Pluto has been through a lot. Since it was first discovered in 1930 by American astronomer Clyde W. Tombaugh, it’s been demoted to a dwarf plant and we’ve only been able to see a few pixels of it from the Hubble Telescope. Neither of the two Voyager spacecraft could rendezvous with Pluto, and a mission to explore its surface in detail wasn’t launched until 2006, a full 76 years after its discovery. In some sense Pluto is lonely.
That’s about to change. For the last nine years, the New Horizons spacecraft has slingshot itself around planets and plowed through three billion miles of empty space space at 31,000 miles per hour to meet Pluto. It will be July before New Horizons makes its closest pass by the icy, oddly-shaped rock, but on January 25th and 27th of this year the spacecraft started taking pictures to show it is almost there. From 126 million miles away, we still are getting just pixels, but it is data showing us what is to come.
The photos were released on February 4th — what would have been the 109th birthday of Clyde Tombaugh. New Horizons carries some of his ashes:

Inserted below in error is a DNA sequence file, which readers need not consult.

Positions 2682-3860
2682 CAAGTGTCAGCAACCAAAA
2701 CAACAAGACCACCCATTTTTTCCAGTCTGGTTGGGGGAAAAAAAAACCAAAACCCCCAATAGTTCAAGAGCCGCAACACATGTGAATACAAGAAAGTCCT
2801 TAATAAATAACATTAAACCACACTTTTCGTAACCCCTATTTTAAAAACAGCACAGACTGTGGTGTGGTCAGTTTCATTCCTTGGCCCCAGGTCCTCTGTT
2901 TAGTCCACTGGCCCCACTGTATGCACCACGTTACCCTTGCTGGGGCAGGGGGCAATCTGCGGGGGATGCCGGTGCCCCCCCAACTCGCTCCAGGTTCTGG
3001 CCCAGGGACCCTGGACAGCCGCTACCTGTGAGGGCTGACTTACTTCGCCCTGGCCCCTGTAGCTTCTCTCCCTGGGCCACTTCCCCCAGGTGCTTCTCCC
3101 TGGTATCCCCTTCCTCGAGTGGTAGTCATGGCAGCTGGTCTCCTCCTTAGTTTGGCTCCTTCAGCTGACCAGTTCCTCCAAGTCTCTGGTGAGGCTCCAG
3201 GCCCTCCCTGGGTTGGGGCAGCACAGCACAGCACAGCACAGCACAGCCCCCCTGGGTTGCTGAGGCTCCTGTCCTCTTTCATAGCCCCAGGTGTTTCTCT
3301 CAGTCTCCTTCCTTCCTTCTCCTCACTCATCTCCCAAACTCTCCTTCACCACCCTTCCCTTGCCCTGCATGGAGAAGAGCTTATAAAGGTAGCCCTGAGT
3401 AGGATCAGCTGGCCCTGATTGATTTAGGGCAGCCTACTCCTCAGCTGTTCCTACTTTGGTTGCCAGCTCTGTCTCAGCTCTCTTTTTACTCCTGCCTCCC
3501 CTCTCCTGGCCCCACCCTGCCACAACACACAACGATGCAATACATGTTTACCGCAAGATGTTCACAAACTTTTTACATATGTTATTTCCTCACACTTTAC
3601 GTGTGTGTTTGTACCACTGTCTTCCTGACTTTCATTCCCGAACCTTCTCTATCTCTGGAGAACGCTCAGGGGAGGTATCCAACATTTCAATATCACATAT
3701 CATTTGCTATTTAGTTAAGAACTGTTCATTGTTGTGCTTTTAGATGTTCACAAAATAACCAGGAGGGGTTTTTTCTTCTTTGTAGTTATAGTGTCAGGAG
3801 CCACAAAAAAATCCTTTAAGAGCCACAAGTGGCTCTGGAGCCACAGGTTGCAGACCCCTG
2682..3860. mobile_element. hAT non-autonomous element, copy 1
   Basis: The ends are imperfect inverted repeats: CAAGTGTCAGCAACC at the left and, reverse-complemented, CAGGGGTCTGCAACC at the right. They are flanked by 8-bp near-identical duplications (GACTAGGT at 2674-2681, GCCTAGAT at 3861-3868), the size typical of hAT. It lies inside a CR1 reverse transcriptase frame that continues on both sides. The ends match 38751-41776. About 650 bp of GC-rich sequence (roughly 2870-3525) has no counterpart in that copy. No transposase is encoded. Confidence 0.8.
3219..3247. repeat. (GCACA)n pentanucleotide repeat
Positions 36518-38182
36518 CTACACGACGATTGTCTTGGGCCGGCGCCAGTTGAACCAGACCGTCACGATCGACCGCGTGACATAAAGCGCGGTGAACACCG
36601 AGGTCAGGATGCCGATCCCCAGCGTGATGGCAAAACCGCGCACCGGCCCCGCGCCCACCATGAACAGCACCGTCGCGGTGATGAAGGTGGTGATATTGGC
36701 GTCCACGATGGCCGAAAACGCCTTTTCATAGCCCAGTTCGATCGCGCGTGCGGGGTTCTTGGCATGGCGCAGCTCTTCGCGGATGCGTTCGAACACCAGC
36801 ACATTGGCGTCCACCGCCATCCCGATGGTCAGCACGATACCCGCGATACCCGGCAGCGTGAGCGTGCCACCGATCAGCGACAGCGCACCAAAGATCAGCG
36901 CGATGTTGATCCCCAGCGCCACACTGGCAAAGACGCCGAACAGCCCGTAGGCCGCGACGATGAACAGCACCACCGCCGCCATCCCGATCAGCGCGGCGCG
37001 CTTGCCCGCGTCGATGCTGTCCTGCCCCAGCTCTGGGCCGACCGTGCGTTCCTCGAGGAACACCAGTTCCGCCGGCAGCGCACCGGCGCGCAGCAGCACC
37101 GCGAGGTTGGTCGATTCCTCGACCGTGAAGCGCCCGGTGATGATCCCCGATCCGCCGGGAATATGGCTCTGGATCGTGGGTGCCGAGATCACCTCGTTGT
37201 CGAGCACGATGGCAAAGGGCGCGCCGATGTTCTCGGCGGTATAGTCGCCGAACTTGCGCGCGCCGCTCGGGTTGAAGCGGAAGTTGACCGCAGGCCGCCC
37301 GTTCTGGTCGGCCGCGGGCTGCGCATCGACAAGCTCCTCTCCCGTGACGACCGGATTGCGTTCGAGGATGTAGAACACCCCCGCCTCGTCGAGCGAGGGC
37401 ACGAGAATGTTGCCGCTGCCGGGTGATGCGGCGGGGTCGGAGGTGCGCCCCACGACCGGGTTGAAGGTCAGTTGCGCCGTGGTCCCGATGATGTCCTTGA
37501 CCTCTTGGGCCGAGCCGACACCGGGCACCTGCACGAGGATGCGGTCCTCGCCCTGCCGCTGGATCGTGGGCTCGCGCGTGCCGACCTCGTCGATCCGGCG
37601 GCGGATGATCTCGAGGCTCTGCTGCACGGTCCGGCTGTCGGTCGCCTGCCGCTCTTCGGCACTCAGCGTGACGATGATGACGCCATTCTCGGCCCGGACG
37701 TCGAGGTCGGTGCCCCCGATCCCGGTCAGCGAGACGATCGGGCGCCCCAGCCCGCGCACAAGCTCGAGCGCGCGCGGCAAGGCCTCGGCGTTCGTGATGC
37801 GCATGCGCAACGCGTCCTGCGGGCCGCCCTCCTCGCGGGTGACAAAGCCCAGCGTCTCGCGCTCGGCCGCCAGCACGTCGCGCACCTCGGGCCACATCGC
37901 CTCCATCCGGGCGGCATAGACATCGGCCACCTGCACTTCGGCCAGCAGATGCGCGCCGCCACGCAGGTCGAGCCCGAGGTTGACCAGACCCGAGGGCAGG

The new images were taken with New Horizons’ telescopic Long-Range Reconnaissance Imager (LORRI), which will be used to take hundreds of images of Pluto and its moons over the coming months. As the spacecraft closes in on the dwarf planet, the resolution will increase, Pluto and its moon Charon will spread further apart (in this image’s orientation), and our loneliest Kuiper Belt Object will get its first visitor.
Hal Weaver, New Horizons project scientist at the Johns Hopkins University Applied Physics Laboratory put it beautifully in a press release. “Pluto is finally becoming more than just a pinpoint of light.”
IMAGES: NASA/JHU APL/SwRI